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Israel and Germany: Moving Beyond the Holocaust?

Some in Israel Say Holocaust Invoked Too Often

A photo of Israeli Prime Minister Binyamin Netanyahu and Angela Merkel has gone viral on social media. Taken at their joint press conference on Monday, the photo shows Netanyahu pointing at a reporter. His arm makes a shadow across Merkel’s upper lip, that closely resembles the small mustache made famous by Adolph Hitler.

The photo was taken by Jerusalem Post photographer Marc Israel Sellem. It appeared briefly on his Facebook page and the Facebook page of the Hebrew edition of the Post.  An editor at the Post told The Media Line they decided not to run the photo. Yet it became an immediate viral sensation on Facebook and Twitter and was reprinted hundreds of times..

“When I saw the photo on my computer, I thought that it was unique and funny. It was not my intention to insult Merkel in any way or to make any kind of Nazi connotation with the photo,” Sellem wrote in the Jerusalem Post Tuesday.

The uproar though, showed just how central the Holocaust still is to both Israel’s identity and to the Israel-German relationship. Israel was formed from the ashes of the Holocaust, and its special relationship with Germany has its roots in the Holocaust. Merkel often uses the Hebrew term, shoah, when she is in Israel.

But at least some in Israel feel that Israeli officials over-use the Holocaust.

“Israel uses the Holocaust as an instrument against anything that is opposed to government policy,” Moshe Zimmerman, a professor at Hebrew University and one of Israel’s leading Holocaust scholars told The Media Line. “Whenever you are out of arguments you bring up the Holocaust and it’s a very effective way of shutting your opponents up.”

Netanyahu often invokes the Holocaust when talking about the danger that an Iranian nuclear weapon would pose to Israel. Zimmerman says it runs the risk of trivializing the Holocaust.

“If you use this weapon again and again, people are going to fight back,” he said. “It is not only going to backfire against Israel’s policy, but also against the effective memory of the Holocaust.”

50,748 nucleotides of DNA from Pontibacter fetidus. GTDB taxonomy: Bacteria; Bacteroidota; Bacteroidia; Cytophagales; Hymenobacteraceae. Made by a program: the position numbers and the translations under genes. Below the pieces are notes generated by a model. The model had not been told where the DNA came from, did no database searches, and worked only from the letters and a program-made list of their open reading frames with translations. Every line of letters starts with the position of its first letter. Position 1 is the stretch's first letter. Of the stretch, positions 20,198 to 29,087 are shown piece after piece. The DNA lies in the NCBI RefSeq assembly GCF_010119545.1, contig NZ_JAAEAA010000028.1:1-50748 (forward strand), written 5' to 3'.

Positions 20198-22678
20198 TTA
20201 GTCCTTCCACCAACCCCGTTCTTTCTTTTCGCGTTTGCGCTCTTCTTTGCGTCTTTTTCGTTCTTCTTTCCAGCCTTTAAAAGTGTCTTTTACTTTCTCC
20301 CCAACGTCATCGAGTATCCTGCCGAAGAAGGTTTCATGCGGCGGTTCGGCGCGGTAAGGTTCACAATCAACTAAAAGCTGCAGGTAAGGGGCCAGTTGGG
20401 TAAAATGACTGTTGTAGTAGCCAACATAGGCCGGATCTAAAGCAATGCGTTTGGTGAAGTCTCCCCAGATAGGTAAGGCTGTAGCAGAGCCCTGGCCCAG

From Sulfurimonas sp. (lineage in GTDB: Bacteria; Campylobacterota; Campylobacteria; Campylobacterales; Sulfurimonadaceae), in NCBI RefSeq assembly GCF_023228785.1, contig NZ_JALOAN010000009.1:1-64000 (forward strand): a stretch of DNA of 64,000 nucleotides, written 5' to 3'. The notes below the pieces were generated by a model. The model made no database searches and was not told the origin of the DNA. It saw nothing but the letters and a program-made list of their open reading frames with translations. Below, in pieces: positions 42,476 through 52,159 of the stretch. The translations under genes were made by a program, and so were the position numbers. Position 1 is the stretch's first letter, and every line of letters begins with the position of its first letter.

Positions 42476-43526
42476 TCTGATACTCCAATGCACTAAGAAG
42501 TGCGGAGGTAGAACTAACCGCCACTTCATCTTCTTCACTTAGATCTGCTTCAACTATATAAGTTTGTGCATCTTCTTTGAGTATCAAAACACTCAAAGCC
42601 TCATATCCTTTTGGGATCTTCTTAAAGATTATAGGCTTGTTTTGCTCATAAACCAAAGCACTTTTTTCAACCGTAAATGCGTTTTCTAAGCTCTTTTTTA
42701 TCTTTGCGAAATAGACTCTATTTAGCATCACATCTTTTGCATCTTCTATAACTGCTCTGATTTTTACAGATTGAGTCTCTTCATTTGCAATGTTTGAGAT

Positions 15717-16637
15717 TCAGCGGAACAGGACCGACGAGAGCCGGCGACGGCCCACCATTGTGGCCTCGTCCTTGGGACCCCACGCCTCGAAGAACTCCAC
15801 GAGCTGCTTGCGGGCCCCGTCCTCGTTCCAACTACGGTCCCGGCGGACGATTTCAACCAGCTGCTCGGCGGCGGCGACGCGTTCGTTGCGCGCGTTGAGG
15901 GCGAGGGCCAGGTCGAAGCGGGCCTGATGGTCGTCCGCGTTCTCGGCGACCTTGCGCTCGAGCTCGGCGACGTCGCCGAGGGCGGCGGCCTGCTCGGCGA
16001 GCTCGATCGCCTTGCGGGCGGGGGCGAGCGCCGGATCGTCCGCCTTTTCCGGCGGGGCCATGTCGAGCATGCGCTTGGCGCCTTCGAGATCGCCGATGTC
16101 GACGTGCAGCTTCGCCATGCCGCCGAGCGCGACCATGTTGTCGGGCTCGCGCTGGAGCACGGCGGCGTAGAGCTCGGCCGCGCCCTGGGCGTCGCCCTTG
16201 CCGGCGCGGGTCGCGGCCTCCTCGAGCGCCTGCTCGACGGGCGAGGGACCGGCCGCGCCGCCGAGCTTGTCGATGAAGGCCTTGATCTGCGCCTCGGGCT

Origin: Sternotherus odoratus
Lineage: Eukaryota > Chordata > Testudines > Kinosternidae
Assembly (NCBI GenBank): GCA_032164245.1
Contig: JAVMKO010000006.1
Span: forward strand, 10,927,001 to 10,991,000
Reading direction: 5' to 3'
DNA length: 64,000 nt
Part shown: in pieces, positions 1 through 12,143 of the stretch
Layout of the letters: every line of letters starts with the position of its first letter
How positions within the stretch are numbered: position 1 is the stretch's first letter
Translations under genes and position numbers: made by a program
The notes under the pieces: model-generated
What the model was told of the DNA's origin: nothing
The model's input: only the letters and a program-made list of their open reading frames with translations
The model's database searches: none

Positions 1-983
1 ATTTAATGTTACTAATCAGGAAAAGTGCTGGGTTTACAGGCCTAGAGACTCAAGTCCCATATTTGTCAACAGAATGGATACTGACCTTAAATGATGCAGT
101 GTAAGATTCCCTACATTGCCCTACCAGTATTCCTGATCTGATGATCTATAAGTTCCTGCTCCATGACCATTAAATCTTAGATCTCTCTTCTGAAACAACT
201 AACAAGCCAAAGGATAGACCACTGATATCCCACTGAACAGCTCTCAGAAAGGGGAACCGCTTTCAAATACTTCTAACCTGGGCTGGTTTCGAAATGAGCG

Although the number of Holocaust survivors is steadily declining, the Holocaust plays an important role in Israel’s identity. Yad Vashem, Israel’s large Holocaust memorial museum, hosts millions of visitors, including every Israeli soldier. On Holocaust Memorial Day, the entire country comes to a halt during a two-minute siren.

Hundreds of thousands of Israeli teens visit the concentration camps each year and take part in the “march of the living.” Israel’s Education Minister has introduced a bill that would make Holocaust education obligatory from kindergarten. The only other country that mandates teaching the subject is Germany, although many US states include it in their curriculum.

Israel still has an unofficial ban on playing music by Wagner, Hitler’s favorite composer. Some say it is time to drop the ban.

That ban still remains the one and only symbol,” Jonathan Livny, the president of Israel’s Wagner society and a Jerusalem attorney told The Media Line. “As long as you don’t touch their Volkswagens and Mercedes and washing machines and dryers made in Germany, it’s easy to identify with someone whose music you don’t listen to anyway.”

Germany is perhaps Israel’s closest ally in Europe, and some 30,000 Israelis today live in Berlin.

“It is clear that Germans feel responsibility for the past and there is special relationship with Israel because of that,” Ofer Ashkenazi, a professor of history at Hebrew University told The Media Line. “It influences everything that has to do with this relationship both officially and unofficially.”